MJPS: Lost, Missing, Stolen and Misplaced

Robert Thomas

Lost, stolen, missing and misplaced: these are four words often associated with reports from and calls to the Moose Jaw Police Services (MJPS) It's not so common, though, that the police themselves are the victims when those words are brought up.

Through a July 11th Freedom of Information request, MJ Independent obtained everything fitting into these four categories at the MJPS over the last five years. The FOI cost $84.

Beginning January 1, 2018, municipal police forces became subject to Freedom of Information legislation and new rules on the protection of privacy. It's a law that already covered the RCMP. 

Below is a breakdown of some of the incidents reported.

Lost Police Badge

On June 4, 2013 one officer reported losing his police breast badge “somewhere around the 28th of March”. Attempts to locate the badge, at the time, were unsuccessful.

On October 28, 2013 the officer involved reported the badge had been located. The documents do not detail where and how the badge was found.

Unknown Vehicle Damage X 3

Damage to vehicles of unknown origin was reported on three separate occasions. 

On July 25, 2017 damage was reported to a 2015 F150 pickup. At 4am, the officer said that while parking the unit in the basement he noted a panel missing on the right side bottom rear of the passenger compartment.

“I have no idea when, where or how this damage occurred,” he wrote in the report. 

On May 25, 2016 a report was made that there was damage to a police cruiser. A piece of plastic had cracked on the corner of the door and fallen off.

The curse of plastic parts falling off of police cruisers struck again when a third similar incident was reported on July 16, 2013. In this incident a panel was reported to be coming loose and falling off.

The exact date, time and where the panel fell off was never determined despite several officers being asked about it.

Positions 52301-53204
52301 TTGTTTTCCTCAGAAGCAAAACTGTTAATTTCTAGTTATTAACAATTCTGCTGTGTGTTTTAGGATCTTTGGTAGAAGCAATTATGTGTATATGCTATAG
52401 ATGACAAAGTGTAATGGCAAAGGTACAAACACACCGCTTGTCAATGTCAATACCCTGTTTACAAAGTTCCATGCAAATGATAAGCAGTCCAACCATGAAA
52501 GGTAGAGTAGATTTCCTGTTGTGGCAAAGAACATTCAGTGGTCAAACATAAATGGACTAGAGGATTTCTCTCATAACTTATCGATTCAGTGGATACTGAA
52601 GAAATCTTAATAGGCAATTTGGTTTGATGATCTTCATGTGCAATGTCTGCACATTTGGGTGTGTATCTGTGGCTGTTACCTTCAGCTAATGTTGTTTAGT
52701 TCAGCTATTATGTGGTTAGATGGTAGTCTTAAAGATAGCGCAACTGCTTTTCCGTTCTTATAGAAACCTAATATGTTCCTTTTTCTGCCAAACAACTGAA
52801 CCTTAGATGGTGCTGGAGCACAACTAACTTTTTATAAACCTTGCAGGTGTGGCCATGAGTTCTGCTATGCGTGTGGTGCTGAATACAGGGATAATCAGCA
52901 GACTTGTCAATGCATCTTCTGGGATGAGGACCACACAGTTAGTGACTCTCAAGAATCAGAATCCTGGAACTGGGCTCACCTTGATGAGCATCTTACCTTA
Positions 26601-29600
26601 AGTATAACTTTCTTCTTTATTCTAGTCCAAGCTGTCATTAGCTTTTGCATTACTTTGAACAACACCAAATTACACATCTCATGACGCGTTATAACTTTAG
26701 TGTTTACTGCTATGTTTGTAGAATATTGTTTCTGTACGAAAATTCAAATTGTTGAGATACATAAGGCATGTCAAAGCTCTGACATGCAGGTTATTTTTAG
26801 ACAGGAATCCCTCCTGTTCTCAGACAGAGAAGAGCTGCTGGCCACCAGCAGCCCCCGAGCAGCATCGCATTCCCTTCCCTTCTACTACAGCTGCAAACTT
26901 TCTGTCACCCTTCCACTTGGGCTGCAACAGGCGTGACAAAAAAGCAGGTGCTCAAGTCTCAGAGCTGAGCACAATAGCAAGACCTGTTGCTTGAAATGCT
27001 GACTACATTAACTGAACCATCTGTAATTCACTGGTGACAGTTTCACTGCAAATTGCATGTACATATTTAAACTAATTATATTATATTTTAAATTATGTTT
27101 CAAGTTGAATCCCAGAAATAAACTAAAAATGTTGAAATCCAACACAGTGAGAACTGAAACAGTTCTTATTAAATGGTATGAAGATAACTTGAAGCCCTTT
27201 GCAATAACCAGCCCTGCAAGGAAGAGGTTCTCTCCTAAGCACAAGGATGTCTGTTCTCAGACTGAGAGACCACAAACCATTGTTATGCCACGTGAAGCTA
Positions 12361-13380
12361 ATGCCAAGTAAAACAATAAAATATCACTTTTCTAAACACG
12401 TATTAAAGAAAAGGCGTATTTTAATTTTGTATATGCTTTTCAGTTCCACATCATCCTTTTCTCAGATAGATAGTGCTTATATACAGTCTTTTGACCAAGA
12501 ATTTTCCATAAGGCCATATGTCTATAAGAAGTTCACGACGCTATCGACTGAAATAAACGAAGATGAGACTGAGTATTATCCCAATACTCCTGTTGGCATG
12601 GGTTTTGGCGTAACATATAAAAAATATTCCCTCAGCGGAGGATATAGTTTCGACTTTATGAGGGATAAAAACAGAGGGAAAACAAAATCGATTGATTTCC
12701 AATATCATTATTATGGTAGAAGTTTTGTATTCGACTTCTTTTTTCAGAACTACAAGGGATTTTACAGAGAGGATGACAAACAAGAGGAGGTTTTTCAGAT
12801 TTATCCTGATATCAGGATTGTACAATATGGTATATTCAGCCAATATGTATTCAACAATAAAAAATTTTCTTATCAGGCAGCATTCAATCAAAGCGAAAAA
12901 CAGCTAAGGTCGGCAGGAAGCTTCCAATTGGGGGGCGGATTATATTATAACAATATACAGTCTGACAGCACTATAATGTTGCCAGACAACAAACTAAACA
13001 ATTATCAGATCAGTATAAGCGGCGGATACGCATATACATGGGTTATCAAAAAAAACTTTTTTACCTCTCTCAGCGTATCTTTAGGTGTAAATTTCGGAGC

Found Money In Cruiser

Officers showed exemplary honesty when it came to finding misplaced money in a cruiser.

On September 25, 2017 an officer conducted a routine cursory search of a cruiser before his shift, where he found $20 and a Bic lighter. The officer placed the items in the lost and found. He later spoke to another officer to ask him if it was his money. The officer knew nothing about it.

In the end the money was never claimed by any officer and on January 11, 2018 turned over to the petty cash account.

Missing Meds While in Custody

Sometimes crimes committed are opportunistic in nature.  This apparently happened on November 27, 2014 when police were informed a prisoner transported to Regina had medication missing.

A search was conducted of the cells, court cell area and transport van. One single 6 mg bubble wrap Hydromorph Contin was found inside the van.

It was suspected that the medications went missing at the court. There were a number of prisoners that day at the court and the medications were in an envelope on the commissionaire's desk in a common area. 

“Redacted name cannot state for sure if a prisoner took the drugs or if (name redacted) took the drugs for (redacted) then claim for extra dosage,” the general occurrence report read. 

The missing four 6 MG capsules of hydromorph and tablet of Ritalin were never recovered.

Prisoner Complaint

When releasing a prisoner July 26, 2016 a complaint was laid that a pair of red Nike shorts and a black hoodie was missing. An investigation to find the items ensued.

A review of the video tape of the suspect's booking showed that when he was brought into the police station he was not wearing shoes nor a hoodie. He had been arrested while swimming at the outdoor pool.

The video tape was saved and the complainant invited to come and view it. He never returned.

Returned SDHC Card

A member of the public brought in evidence to the police on an SDHC memory card. In this case the card was misplaced by the officer after transferring the evidence to the police computer.

A search ensued and the SDHC card was found and returned to its rightful owner. 

Lost Flashlights

A November 10, 2017 motor vehicle accident had an officer writing an apologetic email to “regret to report” that he had lost his issued flashlight after leaving it on a display rack of a convenience store.

The officer went back shortly after noticing it was missing but it was already gone.

A second lost flashlight had an officer requesting it be returned or he be pointed in the right direction where it might be.

“If you saw, moved, borrowed, took, stole or kept it as a spare it would be greatly appreciated if you could put it in my tray, or point me in the right direction,” the officer wrote.

Misplaced Video Tape

On June 9, 2014 a police officer reported that he was unable to locate a VHS video tape.

A search was conducted but the tape was never found according to the documents.